browndog's picture
browndog

I'm another one who couldn't decide if you were 'sour-dough' or 'South Dakota'...never considering a California connection. You've already been very generous with your time and information, thank you heaps. And you have my respect and appreciation for your service with the military in difficult times. Looking forward, along with the rest of TFL, to the next installments of SFBI High whenever they appear.

ehanner's picture
ehanner

Keep your head down Navy and stay safe!

Eric

Mini Oven's picture
Mini Oven

waiting for you.  --Mini Oven

Paddyscake's picture
Paddyscake

be with you..God speed

SDbaker's picture
SDbaker

Thanks Paddyscake, ehanner, browndog, minioven et al for the supportive words.  A friend is mailing my notes from SFBI and when I get settled in a few weeks I will finish the thread..good info on proofing.  I am halfway finished with my training in South Carolina...wow is it warm down here.  How do you bakers work in SC  : )

Had a day off with some time to play on TFL, hope everyone is well. 

SD Baker

Bread Buddy's picture
Bread Buddy

I had the opportunity to attend a similar workshop at the FCI in NYC two years ago and it was wonderful.  The SFBI workshop sounds just like it.  I highly recommend taking these artisan classes to anyone who is a passionate bread baker.  The courses are very intense and you are taught a lot.  Best of all it is great fun!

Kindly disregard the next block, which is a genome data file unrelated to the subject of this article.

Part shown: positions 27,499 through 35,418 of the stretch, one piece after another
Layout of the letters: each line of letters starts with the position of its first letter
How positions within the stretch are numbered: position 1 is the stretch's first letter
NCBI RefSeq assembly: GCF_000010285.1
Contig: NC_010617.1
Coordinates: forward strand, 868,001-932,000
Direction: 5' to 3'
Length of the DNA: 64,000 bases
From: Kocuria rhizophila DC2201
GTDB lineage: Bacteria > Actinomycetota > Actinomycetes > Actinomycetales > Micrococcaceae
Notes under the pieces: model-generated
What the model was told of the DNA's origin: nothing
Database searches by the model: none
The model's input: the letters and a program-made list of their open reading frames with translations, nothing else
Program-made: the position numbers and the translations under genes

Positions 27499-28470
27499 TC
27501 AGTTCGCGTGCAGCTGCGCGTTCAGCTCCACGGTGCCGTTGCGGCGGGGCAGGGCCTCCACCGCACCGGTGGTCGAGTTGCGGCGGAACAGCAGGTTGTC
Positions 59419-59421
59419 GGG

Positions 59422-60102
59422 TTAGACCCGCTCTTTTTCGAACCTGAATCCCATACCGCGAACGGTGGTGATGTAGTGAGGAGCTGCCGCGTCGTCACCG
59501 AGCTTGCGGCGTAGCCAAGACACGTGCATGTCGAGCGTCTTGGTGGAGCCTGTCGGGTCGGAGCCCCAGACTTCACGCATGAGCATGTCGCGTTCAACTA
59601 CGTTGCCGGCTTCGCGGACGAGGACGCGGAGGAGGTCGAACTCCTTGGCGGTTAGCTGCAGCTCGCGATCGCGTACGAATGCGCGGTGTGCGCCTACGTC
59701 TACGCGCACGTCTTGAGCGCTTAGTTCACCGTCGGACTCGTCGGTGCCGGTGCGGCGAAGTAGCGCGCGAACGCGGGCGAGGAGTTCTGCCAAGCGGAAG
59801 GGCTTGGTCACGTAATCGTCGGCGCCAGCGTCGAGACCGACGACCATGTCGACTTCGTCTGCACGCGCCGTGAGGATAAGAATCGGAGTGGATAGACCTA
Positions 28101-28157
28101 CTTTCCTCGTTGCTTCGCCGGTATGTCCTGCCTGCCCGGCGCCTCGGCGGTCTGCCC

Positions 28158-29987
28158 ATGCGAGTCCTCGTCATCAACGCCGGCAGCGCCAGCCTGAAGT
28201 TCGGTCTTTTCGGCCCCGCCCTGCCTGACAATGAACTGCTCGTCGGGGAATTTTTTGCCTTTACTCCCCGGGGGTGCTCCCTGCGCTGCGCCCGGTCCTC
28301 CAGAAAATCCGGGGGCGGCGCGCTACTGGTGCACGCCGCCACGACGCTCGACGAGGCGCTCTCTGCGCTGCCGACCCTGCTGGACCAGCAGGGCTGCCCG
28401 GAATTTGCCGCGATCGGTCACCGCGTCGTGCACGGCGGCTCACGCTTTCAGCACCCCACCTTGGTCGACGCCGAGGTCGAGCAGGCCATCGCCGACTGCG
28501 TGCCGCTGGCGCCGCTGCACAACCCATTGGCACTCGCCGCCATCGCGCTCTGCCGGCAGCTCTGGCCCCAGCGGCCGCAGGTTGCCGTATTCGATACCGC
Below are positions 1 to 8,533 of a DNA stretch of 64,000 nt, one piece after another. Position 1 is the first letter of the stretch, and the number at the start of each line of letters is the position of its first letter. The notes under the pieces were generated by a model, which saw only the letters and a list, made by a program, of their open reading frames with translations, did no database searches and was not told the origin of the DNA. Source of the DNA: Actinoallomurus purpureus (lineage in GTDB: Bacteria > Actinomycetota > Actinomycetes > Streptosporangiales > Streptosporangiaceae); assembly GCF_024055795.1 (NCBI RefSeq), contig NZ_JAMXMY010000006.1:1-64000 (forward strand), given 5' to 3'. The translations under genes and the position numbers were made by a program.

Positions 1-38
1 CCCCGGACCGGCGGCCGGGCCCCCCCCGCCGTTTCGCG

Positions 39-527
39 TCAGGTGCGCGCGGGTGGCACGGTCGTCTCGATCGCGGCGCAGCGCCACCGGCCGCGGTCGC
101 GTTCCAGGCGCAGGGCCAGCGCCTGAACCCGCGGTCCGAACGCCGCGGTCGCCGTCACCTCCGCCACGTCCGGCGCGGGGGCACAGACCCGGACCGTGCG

shuttervector's picture
shuttervector

I am also in SD. I would love to take some local classes in San Diego. I have just gotten bitten by the bread baking bug.


shuttervector@gmail.com

shuttervector's picture
shuttervector

I am also in San Diego and I would love to take some local classes of any kind.

jyslouey's picture
jyslouey

This is exactly what I've been wanting to do when I retire in a year or so but I'm in a bit of a dilemma as I'm just a novice; I'm afraid that the classes may be more geared for the baking professionals and too complicated for inexperienced folks like me.  I'm from HK so the course fees plus accommodation and airfare is going to cause a big dent in my pocket.  I was actually thinking of putting up a post to see if anyone could recommend bread-making courses that I could take without causing an arm and a leg.  Now that I've managed to find this post, I'll think very carefully and meanwhlle learn as much as I can from the Freshloaf  to improve my bread baking skills and then I'll see if I still want to do this.  Thank you so much...